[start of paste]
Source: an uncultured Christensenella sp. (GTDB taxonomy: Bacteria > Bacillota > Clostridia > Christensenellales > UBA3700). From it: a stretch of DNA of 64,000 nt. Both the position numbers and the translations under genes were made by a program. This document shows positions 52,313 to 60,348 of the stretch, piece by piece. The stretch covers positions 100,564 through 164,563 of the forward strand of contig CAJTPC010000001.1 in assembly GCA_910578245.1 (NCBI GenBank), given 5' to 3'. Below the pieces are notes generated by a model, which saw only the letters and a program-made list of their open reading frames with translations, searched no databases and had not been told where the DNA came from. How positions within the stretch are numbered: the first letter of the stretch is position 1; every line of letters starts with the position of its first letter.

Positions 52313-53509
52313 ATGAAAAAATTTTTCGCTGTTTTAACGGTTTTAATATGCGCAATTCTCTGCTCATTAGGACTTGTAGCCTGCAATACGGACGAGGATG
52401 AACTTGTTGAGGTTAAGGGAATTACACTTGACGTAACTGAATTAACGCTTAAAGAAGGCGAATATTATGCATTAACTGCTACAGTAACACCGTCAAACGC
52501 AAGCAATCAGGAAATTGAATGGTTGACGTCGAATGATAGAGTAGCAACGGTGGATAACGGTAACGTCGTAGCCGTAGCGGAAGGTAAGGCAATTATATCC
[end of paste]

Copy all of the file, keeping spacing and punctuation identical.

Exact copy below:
Source: an uncultured Christensenella sp. (GTDB taxonomy: Bacteria > Bacillota > Clostridia > Christensenellales > UBA3700). From it: a stretch of DNA of 64,000 nt. Both the position numbers and the translations under genes were made by a program. This document shows positions 52,313 to 60,348 of the stretch, piece by piece. The stretch covers positions 100,564 through 164,563 of the forward strand of contig CAJTPC010000001.1 in assembly GCA_910578245.1 (NCBI GenBank), given 5' to 3'. Below the pieces are notes generated by a model, which saw only the letters and a program-made list of their open reading frames with translations, searched no databases and had not been told where the DNA came from. How positions within the stretch are numbered: the first letter of the stretch is position 1; every line of letters starts with the position of its first letter.

Positions 52313-53509
52313 ATGAAAAAATTTTTCGCTGTTTTAACGGTTTTAATATGCGCAATTCTCTGCTCATTAGGACTTGTAGCCTGCAATACGGACGAGGATG
52401 AACTTGTTGAGGTTAAGGGAATTACACTTGACGTAACTGAATTAACGCTTAAAGAAGGCGAATATTATGCATTAACTGCTACAGTAACACCGTCAAACGC
52501 AAGCAATCAGGAAATTGAATGGTTGACGTCGAATGATAGAGTAGCAACGGTGGATAACGGTAACGTCGTAGCCGTAGCGGAAGGTAAGGCAATTATATCC